Therefore, since long time ago, a mixing apparatus of the type revealed in see GB 1,586,953 has been utilized in industrial applications. Such a mixing apparatus has among other things the advantage to offer an agitation of the paint in a closed can, that is the can in which the paint is delivered from the factory, without the need of agitation sticks or the like, and the can is closed with its lid. However also apparatus of this type have some disadvantages.
In order that an apparatus of the type at issue shall be industrially acceptable, it must be adaptable to differently container sizes and different paint amounts in a relatively wide interval, for example cans from one liter to five liters. Such cans or containers have various designs depending on producer, but usually they consist of thin-walled tin containers which usually have the shape of a right circular cylinder. If the apparatus subjects the can for shaking movement which has substantial movement components across the axial direction of the can, it is necessary to strongly clamp the can axially in order to prevent the can from becoming displaced in said cross direction. For practical reasons, the clamping is arranged between parallel clamping plates, because the apparatus must be able to cope with cans of very differently sized and shaped cross-section areas. In any case the can clamping force is delimited by the low strength of the can.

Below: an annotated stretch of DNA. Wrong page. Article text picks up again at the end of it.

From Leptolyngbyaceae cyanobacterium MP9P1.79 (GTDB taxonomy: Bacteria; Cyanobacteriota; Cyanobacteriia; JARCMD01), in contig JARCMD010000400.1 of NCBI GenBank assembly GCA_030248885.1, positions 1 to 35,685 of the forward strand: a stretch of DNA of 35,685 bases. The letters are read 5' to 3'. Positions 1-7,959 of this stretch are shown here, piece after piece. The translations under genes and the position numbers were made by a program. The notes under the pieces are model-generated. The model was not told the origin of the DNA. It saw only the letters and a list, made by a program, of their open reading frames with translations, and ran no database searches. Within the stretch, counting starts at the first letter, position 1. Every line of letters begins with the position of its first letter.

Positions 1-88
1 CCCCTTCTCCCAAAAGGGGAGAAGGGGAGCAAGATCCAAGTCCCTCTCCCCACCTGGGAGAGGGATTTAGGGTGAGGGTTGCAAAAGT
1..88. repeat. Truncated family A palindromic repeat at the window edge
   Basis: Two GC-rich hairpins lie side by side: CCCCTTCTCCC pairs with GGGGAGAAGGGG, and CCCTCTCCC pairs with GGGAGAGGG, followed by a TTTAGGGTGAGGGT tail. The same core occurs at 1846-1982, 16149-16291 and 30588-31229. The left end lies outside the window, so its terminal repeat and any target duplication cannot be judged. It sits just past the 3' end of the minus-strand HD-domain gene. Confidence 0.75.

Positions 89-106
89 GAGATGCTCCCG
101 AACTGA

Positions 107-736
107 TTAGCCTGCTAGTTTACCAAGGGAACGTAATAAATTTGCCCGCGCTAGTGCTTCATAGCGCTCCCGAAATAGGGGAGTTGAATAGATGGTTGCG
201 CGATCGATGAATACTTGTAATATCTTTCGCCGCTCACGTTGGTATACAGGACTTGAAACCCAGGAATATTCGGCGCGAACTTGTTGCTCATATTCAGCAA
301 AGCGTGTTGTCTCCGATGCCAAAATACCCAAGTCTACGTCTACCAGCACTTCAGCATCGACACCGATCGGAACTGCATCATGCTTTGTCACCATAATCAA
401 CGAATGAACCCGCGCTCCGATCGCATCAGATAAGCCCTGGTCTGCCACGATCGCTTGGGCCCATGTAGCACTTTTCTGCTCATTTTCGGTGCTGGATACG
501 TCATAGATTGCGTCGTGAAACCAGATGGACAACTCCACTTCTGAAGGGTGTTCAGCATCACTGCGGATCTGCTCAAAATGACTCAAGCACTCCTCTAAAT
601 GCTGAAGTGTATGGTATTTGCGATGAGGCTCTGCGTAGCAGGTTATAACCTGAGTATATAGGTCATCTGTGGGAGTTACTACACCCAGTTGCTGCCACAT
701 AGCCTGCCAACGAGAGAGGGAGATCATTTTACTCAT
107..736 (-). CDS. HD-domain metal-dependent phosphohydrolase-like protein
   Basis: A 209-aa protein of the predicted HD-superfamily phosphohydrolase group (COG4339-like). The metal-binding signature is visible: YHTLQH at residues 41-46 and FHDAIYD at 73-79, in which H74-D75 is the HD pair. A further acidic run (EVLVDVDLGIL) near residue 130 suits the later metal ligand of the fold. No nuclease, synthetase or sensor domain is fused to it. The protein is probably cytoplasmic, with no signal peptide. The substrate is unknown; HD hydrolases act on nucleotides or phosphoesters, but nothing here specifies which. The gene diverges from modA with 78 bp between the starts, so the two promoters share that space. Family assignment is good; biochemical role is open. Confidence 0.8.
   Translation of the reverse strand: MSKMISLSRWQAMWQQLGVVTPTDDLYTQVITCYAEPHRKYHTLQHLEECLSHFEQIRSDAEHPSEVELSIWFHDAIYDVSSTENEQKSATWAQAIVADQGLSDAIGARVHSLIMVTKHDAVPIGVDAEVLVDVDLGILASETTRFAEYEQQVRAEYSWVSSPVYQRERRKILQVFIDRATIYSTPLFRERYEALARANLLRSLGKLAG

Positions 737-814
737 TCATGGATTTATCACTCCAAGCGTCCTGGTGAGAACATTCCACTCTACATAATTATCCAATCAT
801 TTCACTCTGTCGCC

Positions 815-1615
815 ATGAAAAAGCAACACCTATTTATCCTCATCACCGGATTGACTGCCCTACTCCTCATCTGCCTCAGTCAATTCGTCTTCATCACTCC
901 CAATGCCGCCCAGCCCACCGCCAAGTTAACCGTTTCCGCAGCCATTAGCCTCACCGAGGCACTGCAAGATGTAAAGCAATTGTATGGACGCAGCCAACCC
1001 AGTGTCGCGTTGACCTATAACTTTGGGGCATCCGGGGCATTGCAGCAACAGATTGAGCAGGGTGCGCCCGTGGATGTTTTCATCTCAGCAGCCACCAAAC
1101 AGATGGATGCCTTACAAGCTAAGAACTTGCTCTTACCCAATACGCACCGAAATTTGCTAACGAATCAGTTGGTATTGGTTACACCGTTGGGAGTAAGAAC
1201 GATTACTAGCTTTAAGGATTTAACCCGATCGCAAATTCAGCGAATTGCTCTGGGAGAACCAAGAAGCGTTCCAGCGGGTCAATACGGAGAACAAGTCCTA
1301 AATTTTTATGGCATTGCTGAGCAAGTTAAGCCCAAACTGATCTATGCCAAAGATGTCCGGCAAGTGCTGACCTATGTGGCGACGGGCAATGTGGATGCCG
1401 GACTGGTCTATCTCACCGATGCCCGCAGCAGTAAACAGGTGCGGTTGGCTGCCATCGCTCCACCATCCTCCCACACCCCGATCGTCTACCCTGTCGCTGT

Another disadvantage with the machine according to GB 1,586,953 is that the shaking movement occurs in a single plane, and this means a risk for insufficient agitation of the content of the can in directions which intersect said plane.